The UK’s FiT programme will come into force in April 2010 under a ‘clean energy cashback’ policy. A key feature of the UK’s FiT programme is provision of power from CHP plants. Sites where CHP is used to deliver heat and power directly to its point of use can avoid the Climate Change Levy. Meanwhile, UK organizations are increasingly looking to improve their carbon footprint in order to gain better energy performance certificates (EPCs) and display energy certificate (DEC) ratings.

In addition, under the Renewables Obligation scheme various green energies attract renewables obligation certificates (ROCs), including biogas from anaerobic digestion (AD), biomass, hydro electric, tidal power, wind power, photovoltaic cells, landfill gas, sewage gas and wave power. Co-firing biomass plants are also eligible. Each of these options is supported to various levels due to differences in their economic viability.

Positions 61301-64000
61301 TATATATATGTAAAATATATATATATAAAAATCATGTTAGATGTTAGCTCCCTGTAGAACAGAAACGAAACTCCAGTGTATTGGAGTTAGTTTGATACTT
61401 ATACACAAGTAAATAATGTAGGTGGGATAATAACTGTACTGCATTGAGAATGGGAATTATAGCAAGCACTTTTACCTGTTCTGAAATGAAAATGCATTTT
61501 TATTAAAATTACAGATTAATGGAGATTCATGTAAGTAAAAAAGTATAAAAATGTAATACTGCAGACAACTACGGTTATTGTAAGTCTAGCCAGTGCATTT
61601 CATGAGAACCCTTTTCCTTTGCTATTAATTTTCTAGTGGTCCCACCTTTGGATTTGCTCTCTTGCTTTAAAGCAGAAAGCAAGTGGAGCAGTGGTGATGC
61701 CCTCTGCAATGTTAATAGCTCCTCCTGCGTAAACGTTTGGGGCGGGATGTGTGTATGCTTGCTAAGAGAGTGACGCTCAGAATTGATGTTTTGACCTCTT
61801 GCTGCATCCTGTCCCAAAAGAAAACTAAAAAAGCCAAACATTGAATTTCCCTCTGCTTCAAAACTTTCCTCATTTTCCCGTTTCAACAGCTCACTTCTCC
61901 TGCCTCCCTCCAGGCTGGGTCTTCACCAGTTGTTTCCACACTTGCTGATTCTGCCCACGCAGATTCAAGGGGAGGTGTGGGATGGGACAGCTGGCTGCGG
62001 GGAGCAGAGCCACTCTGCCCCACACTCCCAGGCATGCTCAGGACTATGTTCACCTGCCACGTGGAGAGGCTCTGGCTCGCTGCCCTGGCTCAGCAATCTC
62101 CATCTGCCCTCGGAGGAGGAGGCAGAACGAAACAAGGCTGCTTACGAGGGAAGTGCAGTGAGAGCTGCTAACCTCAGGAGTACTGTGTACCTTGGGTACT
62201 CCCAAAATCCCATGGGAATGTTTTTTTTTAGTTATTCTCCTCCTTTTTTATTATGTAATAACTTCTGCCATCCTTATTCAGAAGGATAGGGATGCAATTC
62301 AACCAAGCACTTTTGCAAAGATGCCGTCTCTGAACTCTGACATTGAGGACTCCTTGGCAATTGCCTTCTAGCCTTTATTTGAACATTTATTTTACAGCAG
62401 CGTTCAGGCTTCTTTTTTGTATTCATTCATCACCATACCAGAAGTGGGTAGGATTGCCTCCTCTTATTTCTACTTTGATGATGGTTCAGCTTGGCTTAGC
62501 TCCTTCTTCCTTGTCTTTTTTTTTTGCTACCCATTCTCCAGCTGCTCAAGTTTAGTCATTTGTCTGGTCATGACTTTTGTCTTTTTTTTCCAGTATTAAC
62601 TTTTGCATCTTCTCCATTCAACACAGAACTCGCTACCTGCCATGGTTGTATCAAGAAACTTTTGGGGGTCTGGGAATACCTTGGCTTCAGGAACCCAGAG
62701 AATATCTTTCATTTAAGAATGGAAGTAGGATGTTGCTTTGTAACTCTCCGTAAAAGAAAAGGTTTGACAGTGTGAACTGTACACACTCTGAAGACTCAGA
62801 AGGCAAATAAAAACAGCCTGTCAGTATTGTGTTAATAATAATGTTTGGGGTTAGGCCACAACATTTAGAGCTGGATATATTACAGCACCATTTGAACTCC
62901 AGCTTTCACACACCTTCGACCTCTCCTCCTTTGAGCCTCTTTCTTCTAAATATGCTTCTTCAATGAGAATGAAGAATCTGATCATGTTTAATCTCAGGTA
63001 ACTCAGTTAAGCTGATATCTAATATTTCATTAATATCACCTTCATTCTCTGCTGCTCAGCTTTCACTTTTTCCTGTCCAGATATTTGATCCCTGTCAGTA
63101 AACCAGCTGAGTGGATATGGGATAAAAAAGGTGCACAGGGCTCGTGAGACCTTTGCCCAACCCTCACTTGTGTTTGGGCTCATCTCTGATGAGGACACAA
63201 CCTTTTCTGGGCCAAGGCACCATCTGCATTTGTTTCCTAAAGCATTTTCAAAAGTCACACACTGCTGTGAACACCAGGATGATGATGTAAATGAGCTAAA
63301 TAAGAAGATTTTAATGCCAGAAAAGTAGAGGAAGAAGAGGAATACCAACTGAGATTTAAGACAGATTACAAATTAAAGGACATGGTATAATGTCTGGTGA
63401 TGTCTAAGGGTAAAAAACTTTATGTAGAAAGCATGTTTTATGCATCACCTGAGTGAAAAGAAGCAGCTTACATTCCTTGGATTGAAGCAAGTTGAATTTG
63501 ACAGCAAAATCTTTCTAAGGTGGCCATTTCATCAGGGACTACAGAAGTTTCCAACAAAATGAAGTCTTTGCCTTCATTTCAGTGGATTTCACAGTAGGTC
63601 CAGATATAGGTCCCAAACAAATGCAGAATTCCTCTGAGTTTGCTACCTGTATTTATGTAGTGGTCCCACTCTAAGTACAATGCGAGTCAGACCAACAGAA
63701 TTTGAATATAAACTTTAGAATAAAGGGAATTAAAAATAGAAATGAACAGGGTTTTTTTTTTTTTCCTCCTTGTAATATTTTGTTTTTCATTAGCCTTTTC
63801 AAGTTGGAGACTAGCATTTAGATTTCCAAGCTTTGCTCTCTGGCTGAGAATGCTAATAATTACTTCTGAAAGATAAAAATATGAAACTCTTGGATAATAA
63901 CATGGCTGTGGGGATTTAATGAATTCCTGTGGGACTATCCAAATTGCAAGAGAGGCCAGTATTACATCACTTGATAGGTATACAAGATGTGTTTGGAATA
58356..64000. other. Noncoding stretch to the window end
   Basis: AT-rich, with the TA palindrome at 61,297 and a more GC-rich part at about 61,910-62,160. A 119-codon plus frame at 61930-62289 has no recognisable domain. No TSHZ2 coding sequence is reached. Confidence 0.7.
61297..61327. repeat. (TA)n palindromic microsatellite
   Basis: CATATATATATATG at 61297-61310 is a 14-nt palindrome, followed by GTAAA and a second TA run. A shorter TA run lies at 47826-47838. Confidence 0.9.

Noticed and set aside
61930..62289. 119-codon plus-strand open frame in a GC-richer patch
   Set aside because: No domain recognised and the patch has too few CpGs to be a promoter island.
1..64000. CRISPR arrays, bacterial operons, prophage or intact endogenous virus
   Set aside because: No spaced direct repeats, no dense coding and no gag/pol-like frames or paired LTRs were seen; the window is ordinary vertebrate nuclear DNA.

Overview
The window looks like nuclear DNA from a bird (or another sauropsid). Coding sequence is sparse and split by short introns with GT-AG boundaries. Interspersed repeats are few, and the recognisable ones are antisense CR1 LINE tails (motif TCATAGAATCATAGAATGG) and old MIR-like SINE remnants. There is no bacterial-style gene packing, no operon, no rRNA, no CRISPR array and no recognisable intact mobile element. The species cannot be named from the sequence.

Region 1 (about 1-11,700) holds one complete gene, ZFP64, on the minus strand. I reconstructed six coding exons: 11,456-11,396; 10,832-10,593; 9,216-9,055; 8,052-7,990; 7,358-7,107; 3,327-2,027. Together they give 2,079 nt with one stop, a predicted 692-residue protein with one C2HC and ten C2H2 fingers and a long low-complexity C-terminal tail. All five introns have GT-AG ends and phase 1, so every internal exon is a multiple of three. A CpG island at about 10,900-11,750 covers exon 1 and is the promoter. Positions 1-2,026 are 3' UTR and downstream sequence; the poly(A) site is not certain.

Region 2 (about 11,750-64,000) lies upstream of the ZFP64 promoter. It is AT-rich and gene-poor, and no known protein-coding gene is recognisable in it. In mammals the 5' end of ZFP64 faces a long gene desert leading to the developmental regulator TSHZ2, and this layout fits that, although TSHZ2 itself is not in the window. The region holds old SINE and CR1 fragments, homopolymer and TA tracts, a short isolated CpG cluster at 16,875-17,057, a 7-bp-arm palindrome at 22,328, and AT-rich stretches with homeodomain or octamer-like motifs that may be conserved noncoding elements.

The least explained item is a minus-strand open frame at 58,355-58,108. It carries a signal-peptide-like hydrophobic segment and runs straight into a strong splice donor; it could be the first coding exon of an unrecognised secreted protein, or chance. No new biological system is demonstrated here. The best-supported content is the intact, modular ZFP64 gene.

Most buildings are obliged to show DECs and EPCs. Since October 2008, all public buildings over 10 000 m2 in the UK have been required to show a DEC outlining the structure’s previous three years’ energy use. Equally the sale, rent or construction of new buildings will trigger the requirement for an EPC. Finally in the UK, the Carbon Reduction Commitment (CRC), coming on-line in April 2010, is pushing organizations outside of the traditional remit for CHP (industry and healthcare), such as retail, leisure and hospitality, look to on-site cogeneration as a means of improving carbon performance, with savings to be gained under the CRC.